Herbicides with residual activity more effectively control infestations of yellow starthistle, a facultative winter annual, because seed banks quickly furnish replacement plants after nonresidual herbicide treatments. Picloram has been applied to rosettes in fall or spring, but new infestations of yellow starthistle are often discovered when plants are more noticeable in bud or flower stages. Eradication, containment, and revegetation are facilitated if weed seed rain can be stopped. This study evaluated whether registered rates (0.14, 0.28, and 0.42 kg ae/ha) of picloram, alone and with 2,4-D at 1.12 kg ae/ha, can prevent seed production when applied to yellow starthistle at bud or flower stage. Picloram applied at bud stage curtailed both seed production and germination, reducing seed production by 42 to 86% and viability by 80 to 99%. Neither the picloram rate nor the addition of 2,4-D to the spray solution affected the percentage of nonviable seeds. The addition of 2,4-D further decreased germination of developed seeds only at the lowest picloram rate. At flower stage, picloram and 2,4-D neither killed mature plants nor consistently reduced the quantity and quality (viability) of seeds. Bud stage was the phenological limit for effective reduction of viable seed by picloram, which caused both bud abortion and lower seed germination.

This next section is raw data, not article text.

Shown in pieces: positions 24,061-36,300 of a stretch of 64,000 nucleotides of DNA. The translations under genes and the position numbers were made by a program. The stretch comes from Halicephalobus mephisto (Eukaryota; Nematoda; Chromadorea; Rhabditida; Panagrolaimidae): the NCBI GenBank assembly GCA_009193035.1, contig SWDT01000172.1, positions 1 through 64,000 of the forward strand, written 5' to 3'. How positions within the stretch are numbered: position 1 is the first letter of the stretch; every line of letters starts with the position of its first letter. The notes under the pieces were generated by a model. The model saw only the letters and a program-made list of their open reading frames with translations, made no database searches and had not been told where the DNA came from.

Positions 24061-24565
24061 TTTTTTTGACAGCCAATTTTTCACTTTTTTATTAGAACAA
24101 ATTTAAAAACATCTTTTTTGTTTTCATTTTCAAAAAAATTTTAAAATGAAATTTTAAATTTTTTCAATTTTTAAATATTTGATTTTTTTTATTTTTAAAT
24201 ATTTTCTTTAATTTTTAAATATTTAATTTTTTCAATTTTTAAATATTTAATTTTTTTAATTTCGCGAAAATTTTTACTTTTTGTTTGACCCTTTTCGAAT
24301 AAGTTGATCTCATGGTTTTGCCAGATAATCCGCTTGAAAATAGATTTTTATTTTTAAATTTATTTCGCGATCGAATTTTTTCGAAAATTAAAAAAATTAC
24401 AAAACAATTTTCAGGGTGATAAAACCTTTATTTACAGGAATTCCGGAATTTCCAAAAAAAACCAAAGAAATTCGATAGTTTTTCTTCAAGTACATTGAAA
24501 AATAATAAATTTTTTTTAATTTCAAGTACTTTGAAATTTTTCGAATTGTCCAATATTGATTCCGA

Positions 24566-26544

Nomenclature: 2,4-D; picloram; yellow starthistle, Centaurea solstitialis L. #3 CENSO.
Additional index words: Herbicide timing, reproductive-stage application, seed germination, weed seed yield.